Here's how to survive your parents forcing their career choice on you - especially when they're paying your fees
So you're about to matriculate from high school and it will soon be time for the third leg of your education to kick in.
And you just can't wait to start finally taking those drama lessons or those art classes you've been fantasising about since you put on your first tutu or held your first crayon. That is until you mention it to your dad who is a lawyer and just not having it.
"No daughter of mine is going to be an "artist" is that even an actual job?" he asks, and you're left with whatever was left of your dream and a bitter taste in your mouth from the angry words you were forced to swallow.
You might've even pleaded with your mom with the hopes that she can change your dad's mind but there's just no luck because they're only thinking about your future.
Essentially this means you just have to live with your parents decision for you to become an accountant even though you hate Maths and the only thing you like counting is your allowance money.
You could always rebel but, who'll pay for this radio broadcasting course or that culinary school?
Another option is simply agreeing with your parents and studying to become a doctor even though you weren't the slightest bit interested in life science.
But that isn't always the greatest thing you can do for yourself or your parents.
The proof is in Lee's story, a beauty enthusiast who was forced into studying HR by her well-intentioned yet overbearing single mother.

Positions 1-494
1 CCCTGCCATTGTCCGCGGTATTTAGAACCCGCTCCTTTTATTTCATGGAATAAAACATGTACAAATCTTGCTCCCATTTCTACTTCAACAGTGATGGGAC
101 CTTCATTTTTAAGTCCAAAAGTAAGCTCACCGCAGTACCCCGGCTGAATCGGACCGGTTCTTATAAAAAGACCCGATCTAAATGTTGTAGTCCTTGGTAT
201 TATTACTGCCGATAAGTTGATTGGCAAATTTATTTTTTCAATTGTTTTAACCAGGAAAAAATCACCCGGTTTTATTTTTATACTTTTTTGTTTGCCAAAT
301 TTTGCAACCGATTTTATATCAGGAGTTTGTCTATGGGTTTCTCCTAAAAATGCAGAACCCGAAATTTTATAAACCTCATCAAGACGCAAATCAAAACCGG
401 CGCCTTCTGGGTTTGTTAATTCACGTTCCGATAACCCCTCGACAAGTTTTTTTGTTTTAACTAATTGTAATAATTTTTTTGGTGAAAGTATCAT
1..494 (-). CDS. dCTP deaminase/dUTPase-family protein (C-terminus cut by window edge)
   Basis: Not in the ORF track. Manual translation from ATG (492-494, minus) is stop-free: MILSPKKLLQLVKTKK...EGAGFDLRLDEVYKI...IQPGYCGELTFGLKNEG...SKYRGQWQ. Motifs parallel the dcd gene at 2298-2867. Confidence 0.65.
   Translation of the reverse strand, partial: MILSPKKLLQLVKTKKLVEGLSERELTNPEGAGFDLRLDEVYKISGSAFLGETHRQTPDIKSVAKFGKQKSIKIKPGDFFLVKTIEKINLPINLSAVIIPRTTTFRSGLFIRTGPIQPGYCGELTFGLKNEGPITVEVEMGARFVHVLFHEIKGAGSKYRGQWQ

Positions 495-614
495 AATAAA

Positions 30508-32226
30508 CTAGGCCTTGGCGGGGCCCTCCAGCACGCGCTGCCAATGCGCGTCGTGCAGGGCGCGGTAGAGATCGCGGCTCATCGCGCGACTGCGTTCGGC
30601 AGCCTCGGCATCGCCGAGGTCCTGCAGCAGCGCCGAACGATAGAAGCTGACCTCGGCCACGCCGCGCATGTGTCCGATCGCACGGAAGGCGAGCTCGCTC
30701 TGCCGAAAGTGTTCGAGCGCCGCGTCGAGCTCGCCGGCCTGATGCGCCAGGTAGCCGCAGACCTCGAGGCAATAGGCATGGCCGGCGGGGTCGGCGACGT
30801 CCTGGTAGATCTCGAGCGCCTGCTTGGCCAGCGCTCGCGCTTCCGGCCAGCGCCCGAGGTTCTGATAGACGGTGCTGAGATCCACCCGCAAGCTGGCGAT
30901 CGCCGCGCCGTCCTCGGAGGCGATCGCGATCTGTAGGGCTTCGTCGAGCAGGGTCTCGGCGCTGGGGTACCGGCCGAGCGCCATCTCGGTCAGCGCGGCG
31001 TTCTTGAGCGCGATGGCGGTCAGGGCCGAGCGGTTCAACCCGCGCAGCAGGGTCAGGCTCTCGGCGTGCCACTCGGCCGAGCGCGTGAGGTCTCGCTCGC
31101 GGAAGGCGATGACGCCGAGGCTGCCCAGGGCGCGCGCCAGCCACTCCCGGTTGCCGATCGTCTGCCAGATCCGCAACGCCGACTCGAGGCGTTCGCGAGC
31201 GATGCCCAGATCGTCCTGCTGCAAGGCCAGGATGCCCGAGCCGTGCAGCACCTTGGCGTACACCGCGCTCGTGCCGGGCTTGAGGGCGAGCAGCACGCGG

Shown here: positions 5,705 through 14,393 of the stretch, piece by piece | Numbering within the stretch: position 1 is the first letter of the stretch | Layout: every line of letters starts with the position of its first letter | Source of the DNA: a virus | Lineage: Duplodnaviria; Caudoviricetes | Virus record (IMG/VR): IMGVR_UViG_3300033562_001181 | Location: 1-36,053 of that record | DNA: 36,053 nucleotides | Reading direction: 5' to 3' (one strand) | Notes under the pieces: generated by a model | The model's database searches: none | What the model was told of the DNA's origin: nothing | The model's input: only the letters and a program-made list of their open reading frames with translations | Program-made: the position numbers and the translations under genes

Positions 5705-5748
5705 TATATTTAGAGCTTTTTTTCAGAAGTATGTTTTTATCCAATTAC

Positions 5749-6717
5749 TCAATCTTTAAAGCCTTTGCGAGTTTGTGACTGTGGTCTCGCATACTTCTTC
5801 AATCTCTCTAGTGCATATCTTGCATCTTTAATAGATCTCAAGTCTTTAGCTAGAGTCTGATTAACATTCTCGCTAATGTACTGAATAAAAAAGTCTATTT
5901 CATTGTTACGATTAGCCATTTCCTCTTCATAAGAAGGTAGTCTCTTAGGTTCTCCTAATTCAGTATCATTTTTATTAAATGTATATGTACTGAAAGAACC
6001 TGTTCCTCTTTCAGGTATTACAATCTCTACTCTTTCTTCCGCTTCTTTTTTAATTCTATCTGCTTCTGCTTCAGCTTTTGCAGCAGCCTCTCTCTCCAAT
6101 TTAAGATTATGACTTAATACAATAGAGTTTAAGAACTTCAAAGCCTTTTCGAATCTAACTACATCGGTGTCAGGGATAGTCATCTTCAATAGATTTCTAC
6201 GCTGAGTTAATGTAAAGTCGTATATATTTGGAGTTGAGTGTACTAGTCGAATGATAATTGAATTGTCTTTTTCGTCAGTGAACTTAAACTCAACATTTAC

Read Lee's story below.
"I've always loved all things fashion and beauty. My favourite people in the world are celebs like Kim Kardashian and Bonang Matheba. Over the years while I was in high school, I developed a keen eye for fashion trends and also began teaching myself beautiful makeup skills. During my matric year, I was excited for my future, because I was determined to end up in the media industry. Little did I know, my mother had other plans.
And they were nowhere close to fashion or beauty.
My mom is a single mother and I am her eldest of three daughters. She's always been very strict, so this is something I became used to growing up with her.
Nothing could prepare me for the lecture she gave me when I told her I wanted to take a course in media studies though. She couldn't believe with the "one opportunity" I had to go and study, I'd choose something as "silly" as media studies.
I couldn't believe she devalued my dream, and so I begged although nothing could sway her.
After I matriculated I found myself reluctantly applying for a degree in HR, my mom's very own choice, because according to her I'd have many job opportunities and a "decent" salary. And so there I was stuck studying something that I had absolutely no interest in, and each time I'd get my results, my unhappiness would reflect in my poor marks.
My mom was not happy and neither was I. While I wasn't intentionally failing, I was just genuinely uninterested. Any free time I had, I would use to watch beauty tutorials or fashion shows. As a result what was meant to be a three-year course ended up taking four and my mom had to fork out a whole extra year of uni fees, books and everything else I needed.